Windows XP and Windows 8 returned to their traditional pattern in March, with the soon-to-be-retired XP losing the most user share since December while Windows 8 gained ground.
March's trends were good news for Microsoft, which has been urging customers to forsake Windows XP before it falls off the support list in a week's time, and replace their aging PCs with a new system running Windows 8.1.
According to Web analytics vendor Net Applications, Windows XP dropped 1.8 percentage points in "user share," an estimate of the fraction of the world's computer owners that run a specific operating system, to end March with 27.7% of all desktop and notebook computers. In the two months prior, XP swam against the stream, gaining more than half a point.
The March slide in XP's user share was its largest decline since December 2013, when the 13-year-old operating system lost 2.2 percentage points.
Windows XP accounted for about 30.5% of all Windows-powered PCs last month. The difference between the statistics for all personal computers and only those running Windows was due to the latter powering approximately 91% of all notebook and desktop machines.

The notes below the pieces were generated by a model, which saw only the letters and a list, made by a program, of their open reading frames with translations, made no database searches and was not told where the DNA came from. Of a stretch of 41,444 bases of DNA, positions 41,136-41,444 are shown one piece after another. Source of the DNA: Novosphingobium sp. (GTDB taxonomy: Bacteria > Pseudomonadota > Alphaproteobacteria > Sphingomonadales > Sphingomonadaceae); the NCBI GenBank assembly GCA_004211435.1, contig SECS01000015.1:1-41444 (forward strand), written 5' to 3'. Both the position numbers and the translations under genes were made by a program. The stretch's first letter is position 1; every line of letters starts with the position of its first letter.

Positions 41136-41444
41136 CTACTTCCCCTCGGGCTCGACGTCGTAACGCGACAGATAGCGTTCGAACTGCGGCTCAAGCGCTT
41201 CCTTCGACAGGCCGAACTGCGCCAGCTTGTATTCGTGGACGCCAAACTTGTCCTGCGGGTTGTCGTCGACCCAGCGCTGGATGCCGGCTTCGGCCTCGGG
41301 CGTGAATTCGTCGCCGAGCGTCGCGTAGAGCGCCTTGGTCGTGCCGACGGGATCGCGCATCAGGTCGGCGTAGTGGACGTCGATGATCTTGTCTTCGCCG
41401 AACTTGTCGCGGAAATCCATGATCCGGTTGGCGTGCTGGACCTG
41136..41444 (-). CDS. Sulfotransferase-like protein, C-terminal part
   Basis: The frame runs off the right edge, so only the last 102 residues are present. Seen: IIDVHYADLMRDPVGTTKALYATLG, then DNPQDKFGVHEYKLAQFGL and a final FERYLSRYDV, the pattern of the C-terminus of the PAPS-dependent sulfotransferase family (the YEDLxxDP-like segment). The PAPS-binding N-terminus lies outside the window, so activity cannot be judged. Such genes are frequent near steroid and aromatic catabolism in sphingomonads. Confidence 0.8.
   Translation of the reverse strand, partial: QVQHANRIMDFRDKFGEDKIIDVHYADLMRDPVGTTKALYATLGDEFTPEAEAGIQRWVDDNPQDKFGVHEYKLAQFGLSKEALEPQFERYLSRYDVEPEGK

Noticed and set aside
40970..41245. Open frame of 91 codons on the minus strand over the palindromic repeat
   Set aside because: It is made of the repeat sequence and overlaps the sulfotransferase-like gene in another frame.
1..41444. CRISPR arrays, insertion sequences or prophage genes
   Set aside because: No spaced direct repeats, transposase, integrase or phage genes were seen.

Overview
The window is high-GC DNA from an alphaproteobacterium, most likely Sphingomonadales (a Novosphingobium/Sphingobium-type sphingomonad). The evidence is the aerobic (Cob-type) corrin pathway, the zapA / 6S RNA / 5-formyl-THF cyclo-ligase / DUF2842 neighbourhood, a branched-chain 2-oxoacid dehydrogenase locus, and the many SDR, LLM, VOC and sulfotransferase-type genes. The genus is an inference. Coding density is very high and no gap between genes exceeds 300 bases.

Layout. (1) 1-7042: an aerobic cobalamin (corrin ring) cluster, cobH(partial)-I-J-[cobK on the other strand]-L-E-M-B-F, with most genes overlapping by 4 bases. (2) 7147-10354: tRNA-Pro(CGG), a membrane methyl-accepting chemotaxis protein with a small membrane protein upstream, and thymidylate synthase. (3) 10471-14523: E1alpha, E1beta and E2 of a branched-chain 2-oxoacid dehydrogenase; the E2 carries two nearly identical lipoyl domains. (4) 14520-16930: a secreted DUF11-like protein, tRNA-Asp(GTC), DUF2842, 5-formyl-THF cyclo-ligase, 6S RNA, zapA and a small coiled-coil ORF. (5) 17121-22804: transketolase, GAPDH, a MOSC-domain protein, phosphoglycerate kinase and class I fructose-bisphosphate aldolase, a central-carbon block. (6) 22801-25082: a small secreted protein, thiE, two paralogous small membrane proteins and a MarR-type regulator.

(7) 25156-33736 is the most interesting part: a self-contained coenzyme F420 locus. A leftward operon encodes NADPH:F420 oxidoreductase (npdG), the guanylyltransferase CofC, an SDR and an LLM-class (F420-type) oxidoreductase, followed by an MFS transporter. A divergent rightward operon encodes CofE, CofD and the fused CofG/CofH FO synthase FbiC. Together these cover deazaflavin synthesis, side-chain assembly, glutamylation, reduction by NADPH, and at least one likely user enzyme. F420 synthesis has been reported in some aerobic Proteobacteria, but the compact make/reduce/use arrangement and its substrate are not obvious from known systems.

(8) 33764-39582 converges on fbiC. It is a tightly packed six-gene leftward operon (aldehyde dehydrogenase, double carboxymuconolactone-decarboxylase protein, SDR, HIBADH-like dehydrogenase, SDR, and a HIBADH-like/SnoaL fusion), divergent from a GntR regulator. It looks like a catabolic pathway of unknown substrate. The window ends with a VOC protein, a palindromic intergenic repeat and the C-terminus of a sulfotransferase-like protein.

Microsoft will provide the final public patches for known vulnerabilities in XP next Tuesday, April 8. After that, customers will face an increasingly dangerous future where cyber criminals dig up new vulnerabilities — perhaps by examining fixes for still-supported editions, such as Windows 7 — and unleash exploits on people who still rely on the retired OS.
To entice customers to leave XP behind, Microsoft has asked more technically-astute users to help friends and family upgrade or select a new PC — a move that those very same users mocked — and offered small incentives, such as a $50 gift card and a $100 discount on more-expensive systems, in an effort to cut XP's user share.
The company's security experts have also weighed in, most recently telling customers that the most popular PC tasks — browsing the Web and opening email — will put them in the crosshairs of cyber criminals if they continue to use XP.
With so many of the world's PCs still running XP just days before patches stop, Microsoft faces a potential public relations problem if, as virtually everyone expects, widespread attacks emerge. That could damage the brand's reputation.
Computerworld now projects that Windows XP will power between 26.8% and 27.3% of all personal computers at the end of April, and between 20% and 24% of the world's PCs at the end of 2014.
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